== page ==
The coastal location of Owls Head Provincial Park makes it unsuitable for a golf course for many reasons, including:

  • The need to protect the adjacent marine environment
  • Nova Scotians’ limited public access to the coast (roughly 5% is publicly owned)
  • Coastal erosion
  • The storm surges that are intensified by global warming
  • The incompatible climate of the site

Due to the weather along parts of the Eastern Shore, locals have been sceptical of the plan to establish golf courses at Owls Head Provincial Park.

“It is definitely colder and a lot foggier than in other places. Starts in April. When it is foggy, sometimes we can’t even see across the street to the neighours.”

Carol Ann MacPhee

“Many times we would leave Ship Harbour under sunny skies and then hit fog as we drove into Owls Head.”

Lynda McConnell

“I remember it as so hot in Musqoudoboit that we would head off to the beach and when we got there it was so cold with thick fog that we wished we had brought our winter coats. Now when we head in that direction on hot days we do put our winter coats in the trunk, just in case.”

Gloria Chaisson

The Data

The weather data confirms that it is cooler, windier, and foggier along the coast of the Eastern Shore.

“The islands and mainland shoreline of the Eastern Shore are directly exposed to the weather conditions coming in from the Scotian Shelf and Atlantic Ocean,” says the Eastern Shore Archipelago: Conservation and Scientific Assessment.

This Digital Wind Exposure Map for Nova Scotia has been made available through the Department of Lands and Forestry.

Figure 2 shows that Owls Head Provincial Park has a “very high” wind speed.

Figure 2. Regression derived average annual maximum wind speed (75th percentile) map for Nova Scotia, based on data from 46 weather stations. VL = very low, L = Low, M = moderate, H = high, VH = very high. (Click to enlarge)
Enlarged view of Figure 2

A topographical exposure (topex) map shows the overall wind exposure. Owls Head Provincial Park is classified as “exposed,” the highest exposure class based on average annual maximum wind speed and topex class.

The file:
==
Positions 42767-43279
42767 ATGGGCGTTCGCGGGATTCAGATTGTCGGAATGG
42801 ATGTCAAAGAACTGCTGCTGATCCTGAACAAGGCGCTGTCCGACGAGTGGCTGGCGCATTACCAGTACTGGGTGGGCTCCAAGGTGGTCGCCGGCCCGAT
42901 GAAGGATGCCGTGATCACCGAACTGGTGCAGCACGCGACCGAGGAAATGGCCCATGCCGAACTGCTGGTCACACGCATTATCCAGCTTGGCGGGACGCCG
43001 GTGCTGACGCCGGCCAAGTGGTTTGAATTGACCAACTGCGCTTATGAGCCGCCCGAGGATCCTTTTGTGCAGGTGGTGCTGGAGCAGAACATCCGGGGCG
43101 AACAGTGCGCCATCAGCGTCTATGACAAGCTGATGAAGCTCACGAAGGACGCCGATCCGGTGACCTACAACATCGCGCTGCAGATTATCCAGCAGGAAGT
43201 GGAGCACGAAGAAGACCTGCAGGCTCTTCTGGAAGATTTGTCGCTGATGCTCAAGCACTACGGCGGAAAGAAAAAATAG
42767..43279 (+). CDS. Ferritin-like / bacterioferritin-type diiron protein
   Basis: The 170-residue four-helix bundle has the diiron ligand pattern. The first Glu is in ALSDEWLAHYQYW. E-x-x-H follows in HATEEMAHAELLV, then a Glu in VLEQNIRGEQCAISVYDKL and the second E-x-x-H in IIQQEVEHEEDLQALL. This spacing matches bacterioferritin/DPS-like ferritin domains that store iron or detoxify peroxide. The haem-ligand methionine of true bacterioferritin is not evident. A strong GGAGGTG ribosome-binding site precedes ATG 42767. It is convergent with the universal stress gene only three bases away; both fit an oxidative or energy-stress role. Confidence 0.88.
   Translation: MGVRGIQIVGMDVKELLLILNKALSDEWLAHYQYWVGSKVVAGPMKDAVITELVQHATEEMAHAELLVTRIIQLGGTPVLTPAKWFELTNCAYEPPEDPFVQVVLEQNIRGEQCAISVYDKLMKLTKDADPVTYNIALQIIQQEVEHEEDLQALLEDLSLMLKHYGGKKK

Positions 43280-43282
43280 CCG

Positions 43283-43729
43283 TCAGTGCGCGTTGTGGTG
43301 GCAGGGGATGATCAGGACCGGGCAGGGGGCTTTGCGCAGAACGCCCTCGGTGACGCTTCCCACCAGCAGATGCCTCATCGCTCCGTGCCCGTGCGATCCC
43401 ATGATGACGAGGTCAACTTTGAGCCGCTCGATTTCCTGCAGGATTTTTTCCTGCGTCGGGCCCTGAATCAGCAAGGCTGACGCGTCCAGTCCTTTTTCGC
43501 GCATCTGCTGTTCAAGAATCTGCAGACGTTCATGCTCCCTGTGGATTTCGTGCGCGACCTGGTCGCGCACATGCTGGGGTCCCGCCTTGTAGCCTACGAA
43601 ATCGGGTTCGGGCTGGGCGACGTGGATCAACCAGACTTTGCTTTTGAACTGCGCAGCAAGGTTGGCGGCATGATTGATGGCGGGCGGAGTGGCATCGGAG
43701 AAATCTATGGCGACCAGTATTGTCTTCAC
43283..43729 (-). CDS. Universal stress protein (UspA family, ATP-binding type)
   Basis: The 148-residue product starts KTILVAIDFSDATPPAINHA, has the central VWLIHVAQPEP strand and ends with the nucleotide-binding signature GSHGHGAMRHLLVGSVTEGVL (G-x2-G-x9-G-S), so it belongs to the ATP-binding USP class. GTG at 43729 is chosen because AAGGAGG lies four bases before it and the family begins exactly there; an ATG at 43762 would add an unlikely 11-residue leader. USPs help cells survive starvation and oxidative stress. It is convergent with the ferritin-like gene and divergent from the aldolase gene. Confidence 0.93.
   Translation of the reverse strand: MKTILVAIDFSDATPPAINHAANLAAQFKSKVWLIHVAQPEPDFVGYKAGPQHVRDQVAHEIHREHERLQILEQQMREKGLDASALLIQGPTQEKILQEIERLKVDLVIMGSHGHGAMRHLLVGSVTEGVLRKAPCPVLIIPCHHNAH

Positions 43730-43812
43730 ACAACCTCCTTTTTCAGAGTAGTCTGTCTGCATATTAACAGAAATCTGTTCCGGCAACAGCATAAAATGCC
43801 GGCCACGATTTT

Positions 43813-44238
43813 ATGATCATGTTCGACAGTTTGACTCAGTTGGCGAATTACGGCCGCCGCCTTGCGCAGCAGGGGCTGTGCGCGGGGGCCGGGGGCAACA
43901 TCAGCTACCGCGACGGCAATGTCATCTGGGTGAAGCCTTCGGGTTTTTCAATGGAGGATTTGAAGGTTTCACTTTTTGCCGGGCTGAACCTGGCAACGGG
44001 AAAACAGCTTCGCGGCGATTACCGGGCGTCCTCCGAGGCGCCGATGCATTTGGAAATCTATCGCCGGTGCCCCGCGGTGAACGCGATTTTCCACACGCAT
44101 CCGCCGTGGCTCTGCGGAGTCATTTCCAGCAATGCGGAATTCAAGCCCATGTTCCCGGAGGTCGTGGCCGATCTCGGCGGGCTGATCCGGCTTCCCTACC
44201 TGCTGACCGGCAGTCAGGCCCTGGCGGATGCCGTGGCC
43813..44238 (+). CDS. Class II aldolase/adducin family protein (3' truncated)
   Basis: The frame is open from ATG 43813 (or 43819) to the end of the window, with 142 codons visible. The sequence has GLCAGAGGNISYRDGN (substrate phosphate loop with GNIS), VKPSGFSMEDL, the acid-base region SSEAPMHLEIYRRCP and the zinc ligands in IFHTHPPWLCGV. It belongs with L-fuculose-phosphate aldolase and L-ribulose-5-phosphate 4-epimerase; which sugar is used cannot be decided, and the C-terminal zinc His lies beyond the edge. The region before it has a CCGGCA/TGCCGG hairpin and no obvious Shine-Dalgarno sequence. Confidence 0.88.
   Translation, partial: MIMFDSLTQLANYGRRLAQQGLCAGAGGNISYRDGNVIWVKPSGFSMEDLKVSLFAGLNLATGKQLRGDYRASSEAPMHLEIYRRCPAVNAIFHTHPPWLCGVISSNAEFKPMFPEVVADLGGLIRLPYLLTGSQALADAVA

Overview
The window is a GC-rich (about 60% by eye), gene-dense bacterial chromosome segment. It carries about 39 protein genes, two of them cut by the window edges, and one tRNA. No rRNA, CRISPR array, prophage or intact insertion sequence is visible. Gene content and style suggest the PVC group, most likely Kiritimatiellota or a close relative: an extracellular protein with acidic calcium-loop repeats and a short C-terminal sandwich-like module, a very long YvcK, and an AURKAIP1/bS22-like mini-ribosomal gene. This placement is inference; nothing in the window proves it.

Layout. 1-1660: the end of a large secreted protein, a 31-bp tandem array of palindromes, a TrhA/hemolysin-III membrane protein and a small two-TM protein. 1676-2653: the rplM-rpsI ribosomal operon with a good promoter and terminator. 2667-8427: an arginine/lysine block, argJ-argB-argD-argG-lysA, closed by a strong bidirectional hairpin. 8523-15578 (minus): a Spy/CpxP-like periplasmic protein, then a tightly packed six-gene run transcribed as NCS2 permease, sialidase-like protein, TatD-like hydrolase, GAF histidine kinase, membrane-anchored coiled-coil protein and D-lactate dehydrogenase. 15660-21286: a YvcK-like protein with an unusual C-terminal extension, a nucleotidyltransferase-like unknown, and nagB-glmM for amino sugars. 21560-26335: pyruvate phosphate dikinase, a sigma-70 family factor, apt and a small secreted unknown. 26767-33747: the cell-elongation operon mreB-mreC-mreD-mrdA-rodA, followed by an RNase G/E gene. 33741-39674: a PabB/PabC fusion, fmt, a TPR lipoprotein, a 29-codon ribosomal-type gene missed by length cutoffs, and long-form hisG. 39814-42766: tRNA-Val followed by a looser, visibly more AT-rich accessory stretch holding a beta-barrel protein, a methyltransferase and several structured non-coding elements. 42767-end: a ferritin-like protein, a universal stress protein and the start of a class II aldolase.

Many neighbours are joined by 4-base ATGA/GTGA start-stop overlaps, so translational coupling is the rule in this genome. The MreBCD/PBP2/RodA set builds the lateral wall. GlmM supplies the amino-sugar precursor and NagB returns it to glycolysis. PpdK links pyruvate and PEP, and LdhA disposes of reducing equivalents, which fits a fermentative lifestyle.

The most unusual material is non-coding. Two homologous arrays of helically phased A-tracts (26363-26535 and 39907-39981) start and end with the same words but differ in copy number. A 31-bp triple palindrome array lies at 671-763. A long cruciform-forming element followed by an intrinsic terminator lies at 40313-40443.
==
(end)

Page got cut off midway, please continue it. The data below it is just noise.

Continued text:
Figure 4. Provincial wind exposure map and smaller section example based on combined average maximum wind speed data and topex class. (Click map to enlarge)

Published in 2017, “Ecological Land Classification for Nova Scotia” was prepared by Peter Neily, Sean Basquill, Eugene Quigley, and Kevin Keys, on behalf of the Nova Scotia Department of Natural Resources. Here is the climate summary of the Eastern Shore.

Ecological Land Classification for Nova Scotia

The Eastern Shore is a rugged and topographically complex ecodistrict extending from Chedabucto Bay (Guysborough County) to St. Margaret’s Bay (Halifax County). This long, narrow ecodistrict encompasses a wide range of landforms, geology, soils and ecosystem conditions. It is highly exposed, and prone to strong winds and extended periods of fog and cooler weather.

The Eastern Shore is the coldest coastline on the mainland. Across its more exposed headlands and summits, the landscape supports boreal and near boreal conditions. While shelter is provided behind the numerous islands scattered along the seaboard and deeper inlets, these sheltered bays still may be iced-in during the winter months. The climate is distinguished by high precipitation and low summer temperatures. Spring warm up is slow, but the frost free period is long.

In the west the ecodistrict is several kilometers narrower than in the east where coastal influences extended inward to encompass the entire Chedabucto peninsula with a moderating effect on the leeward side. For most of the ecodistrict the influence of the ocean extends inland until topography restricts further penetration (approximately the 60m contour). The effect of headlands, offshore islands, and coastal peninsulas (e.g., Liscomb Point), also influence the extension of coastal influence inland.

Barrens underlain by granite correspond with vast expanses of exposed glacially scoured bedrock. Thin glacial tills create bookends at either end of the ecodistrict, while in between greywackes, quartzites, and slates comprise the bedrock geology. The Eastern Shore ecodistrict has a variety of coastal landforms including sandy beaches, sand dunes, offshore islands, and headlands.

In Summary:

  • Highly exposed
  • Prone to strong winds
  • Extended periods of fog and cooler weather
  • Coldest coastline on the mainland
  • High precipitation
  • Low summer temperatures
  • Not suitable for golf courses


Eastern Shore Archipelago: Conservation and Scientific Assessment

Digital Wind Exposure Map for Nova Scotia

Ecological Land Classification for Nova Scotia – click the photos to enlarge

All residents were quoted with their permission.

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